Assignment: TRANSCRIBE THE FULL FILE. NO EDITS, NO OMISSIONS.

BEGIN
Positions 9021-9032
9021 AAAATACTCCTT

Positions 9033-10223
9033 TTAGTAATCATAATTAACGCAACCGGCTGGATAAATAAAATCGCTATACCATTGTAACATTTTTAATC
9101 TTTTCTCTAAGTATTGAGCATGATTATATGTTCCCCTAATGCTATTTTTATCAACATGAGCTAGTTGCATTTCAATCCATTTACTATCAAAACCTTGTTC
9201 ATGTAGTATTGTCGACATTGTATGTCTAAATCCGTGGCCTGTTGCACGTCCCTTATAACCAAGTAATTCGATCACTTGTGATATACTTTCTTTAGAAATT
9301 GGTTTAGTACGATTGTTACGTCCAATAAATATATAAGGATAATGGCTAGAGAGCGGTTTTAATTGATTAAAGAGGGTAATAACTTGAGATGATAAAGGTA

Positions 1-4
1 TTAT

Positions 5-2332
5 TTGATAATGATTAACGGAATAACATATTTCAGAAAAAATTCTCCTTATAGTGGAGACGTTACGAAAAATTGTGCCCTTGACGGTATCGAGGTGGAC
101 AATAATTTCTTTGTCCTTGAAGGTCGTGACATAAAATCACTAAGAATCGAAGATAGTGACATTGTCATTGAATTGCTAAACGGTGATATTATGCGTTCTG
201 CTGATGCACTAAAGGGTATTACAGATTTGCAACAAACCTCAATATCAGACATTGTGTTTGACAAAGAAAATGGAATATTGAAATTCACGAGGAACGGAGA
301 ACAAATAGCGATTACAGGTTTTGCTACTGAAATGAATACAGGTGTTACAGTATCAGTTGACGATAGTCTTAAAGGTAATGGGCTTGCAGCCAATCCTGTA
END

Positions 9021-9032
9021 AAAATACTCCTT

Positions 9033-10223
9033 TTAGTAATCATAATTAACGCAACCGGCTGGATAAATAAAATCGCTATACCATTGTAACATTTTTAATC
9101 TTTTCTCTAAGTATTGAGCATGATTATATGTTCCCCTAATGCTATTTTTATCAACATGAGCTAGTTGCATTTCAATCCATTTACTATCAAAACCTTGTTC
9201 ATGTAGTATTGTCGACATTGTATGTCTAAATCCGTGGCCTGTTGCACGTCCCTTATAACCAAGTAATTCGATCACTTGTGATATACTTTCTTTAGAAATT
9301 GGTTTAGTACGATTGTTACGTCCAATAAATATATAAGGATAATGGCTAGAGAGCGGTTTTAATTGATTAAAGAGGGTAATAACTTGAGATGATAAAGGTA

Positions 1-4
1 TTAT

Positions 5-2332
5 TTGATAATGATTAACGGAATAACATATTTCAGAAAAAATTCTCCTTATAGTGGAGACGTTACGAAAAATTGTGCCCTTGACGGTATCGAGGTGGAC
101 AATAATTTCTTTGTCCTTGAAGGTCGTGACATAAAATCACTAAGAATCGAAGATAGTGACATTGTCATTGAATTGCTAAACGGTGATATTATGCGTTCTG
201 CTGATGCACTAAAGGGTATTACAGATTTGCAACAAACCTCAATATCAGACATTGTGTTTGACAAAGAAAATGGAATATTGAAATTCACGAGGAACGGAGA
301 ACAAATAGCGATTACAGGTTTTGCTACTGAAATGAATACAGGTGTTACAGTATCAGTTGACGATAGTCTTAAAGGTAATGGGCTTGCAGCCAATCCTGTA